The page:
Monaco proposed a resolution requesting collaboration between the World Health Organization (WHO) and the IWC. The resolution was welcomed by Denmark as two parts of the Danish Kingdom eat whale meat. It believed that this was a problem primarily for toothed whales. Norway supported the substance of the resolution but did not believe that the IWC has competence in this area and suggested that it be taken up next year. After further discussion, the resolution was passed by consensus.

Rules of Procedure

The Chairman suggested that the Chair of the Finance and Administration Committee (United Kingdom) be part of the Advisory Committee. The Committee now consists of the Chairman (Ireland) and Vice Chairman (Sweden) of the Committee, Japan, Mexico and the United Kingdom.

A resolution that would attempt to deny observers' access to the meetings followed the spectacle over the NGO opening statements. After some discussion, it was agreed by a vote of 14 in favor, 10 against and 10 abstentions, that the matter would be referred to the Advisory Committee.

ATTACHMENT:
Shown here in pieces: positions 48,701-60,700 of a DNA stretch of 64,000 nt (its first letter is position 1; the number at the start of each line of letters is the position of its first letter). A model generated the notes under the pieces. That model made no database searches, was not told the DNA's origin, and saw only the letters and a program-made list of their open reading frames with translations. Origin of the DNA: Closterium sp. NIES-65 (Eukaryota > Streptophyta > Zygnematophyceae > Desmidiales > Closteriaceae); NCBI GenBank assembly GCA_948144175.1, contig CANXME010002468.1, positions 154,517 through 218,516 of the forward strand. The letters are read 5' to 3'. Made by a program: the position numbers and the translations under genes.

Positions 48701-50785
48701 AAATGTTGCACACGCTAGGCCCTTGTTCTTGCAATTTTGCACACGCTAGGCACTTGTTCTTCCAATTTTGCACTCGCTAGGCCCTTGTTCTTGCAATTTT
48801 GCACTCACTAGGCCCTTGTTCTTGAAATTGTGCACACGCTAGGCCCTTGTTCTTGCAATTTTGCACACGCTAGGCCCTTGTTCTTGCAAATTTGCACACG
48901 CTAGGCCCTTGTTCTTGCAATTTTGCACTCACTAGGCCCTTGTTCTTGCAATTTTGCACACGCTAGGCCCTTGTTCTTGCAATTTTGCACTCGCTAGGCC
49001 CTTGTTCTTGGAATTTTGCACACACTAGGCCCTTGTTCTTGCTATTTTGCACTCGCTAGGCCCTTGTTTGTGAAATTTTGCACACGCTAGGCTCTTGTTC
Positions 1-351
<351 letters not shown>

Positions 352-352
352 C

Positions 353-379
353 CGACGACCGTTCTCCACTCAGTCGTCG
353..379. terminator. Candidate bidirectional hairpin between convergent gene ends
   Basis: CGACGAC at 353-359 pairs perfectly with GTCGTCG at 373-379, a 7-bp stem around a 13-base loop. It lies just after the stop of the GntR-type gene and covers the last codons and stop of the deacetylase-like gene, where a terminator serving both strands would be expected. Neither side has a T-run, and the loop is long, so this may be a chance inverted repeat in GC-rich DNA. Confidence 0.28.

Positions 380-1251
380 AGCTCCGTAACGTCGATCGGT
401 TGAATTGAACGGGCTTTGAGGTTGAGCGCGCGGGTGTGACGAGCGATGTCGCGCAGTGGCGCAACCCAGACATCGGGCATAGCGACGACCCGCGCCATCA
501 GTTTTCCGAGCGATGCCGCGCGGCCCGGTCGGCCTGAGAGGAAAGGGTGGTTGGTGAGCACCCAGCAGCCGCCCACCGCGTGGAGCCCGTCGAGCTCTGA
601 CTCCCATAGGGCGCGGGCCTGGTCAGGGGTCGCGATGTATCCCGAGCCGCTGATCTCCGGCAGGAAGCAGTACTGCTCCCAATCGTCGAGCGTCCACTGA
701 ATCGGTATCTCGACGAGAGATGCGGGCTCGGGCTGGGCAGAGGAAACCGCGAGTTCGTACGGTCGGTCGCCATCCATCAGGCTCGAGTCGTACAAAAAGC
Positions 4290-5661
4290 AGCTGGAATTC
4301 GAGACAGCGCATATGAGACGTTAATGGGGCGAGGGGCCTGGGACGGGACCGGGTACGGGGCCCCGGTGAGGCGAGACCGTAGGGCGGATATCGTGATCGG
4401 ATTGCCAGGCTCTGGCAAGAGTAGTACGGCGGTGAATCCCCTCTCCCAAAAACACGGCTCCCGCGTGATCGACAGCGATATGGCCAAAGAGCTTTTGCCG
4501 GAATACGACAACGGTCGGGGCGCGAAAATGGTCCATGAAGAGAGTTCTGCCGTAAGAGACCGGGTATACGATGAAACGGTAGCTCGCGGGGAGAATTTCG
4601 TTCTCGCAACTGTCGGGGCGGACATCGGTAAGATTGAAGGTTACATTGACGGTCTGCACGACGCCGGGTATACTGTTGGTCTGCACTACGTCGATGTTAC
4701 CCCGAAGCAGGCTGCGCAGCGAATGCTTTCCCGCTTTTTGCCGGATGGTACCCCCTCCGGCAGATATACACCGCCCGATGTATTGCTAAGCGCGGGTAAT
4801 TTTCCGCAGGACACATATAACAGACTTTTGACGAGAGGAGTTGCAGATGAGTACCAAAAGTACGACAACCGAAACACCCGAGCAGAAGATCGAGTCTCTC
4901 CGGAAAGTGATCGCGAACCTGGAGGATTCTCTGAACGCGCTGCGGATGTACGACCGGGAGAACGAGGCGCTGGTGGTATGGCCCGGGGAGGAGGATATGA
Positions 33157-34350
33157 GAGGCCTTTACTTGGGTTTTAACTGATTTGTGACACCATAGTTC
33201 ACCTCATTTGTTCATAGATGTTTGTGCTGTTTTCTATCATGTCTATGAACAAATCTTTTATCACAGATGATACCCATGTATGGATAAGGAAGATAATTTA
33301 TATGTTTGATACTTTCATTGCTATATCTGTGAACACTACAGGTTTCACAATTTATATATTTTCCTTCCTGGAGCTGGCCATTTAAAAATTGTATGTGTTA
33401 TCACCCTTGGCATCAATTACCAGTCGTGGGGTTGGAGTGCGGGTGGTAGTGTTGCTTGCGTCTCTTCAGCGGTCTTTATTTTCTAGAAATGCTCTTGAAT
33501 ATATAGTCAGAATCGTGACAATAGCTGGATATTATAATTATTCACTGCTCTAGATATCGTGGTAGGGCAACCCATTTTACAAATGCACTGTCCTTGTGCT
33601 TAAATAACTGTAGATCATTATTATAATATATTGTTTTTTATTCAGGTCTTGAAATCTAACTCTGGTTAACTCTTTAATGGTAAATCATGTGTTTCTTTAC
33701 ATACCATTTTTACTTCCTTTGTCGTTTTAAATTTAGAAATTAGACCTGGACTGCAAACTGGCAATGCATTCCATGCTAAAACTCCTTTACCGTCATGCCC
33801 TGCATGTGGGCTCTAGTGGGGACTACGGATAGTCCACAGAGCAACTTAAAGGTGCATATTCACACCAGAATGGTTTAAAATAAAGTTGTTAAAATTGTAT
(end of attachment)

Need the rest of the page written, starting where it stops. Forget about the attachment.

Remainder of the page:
Secret Ballots

Japan introduced a proposal for secret balloting in defense of the rights of "small, defenseless countries" such as the Caribbean against the "might of international non-governmental organizations". Several countries made strong interventions supporting transparency in international fora.

Monaco suggested a compromise proposal to appease Japan, allowing for the specific use of secret ballots for the election of the Chair, Vice Chair, and Secretary. Before the amendment could be voted on, the Caribbean demanded that the International Wildlife Coalition and the Eastern Caribbean Coalition for Environmental Awareness withdraw their opening statements and apologize to the meeting. They further insisted that the two NGOs and all NGOs associated with the statements be expelled from the meeting. The first statement, signed by several international NGOs, alleged a link between the voting pattern of the Caribbean and aid packages provided by Japan.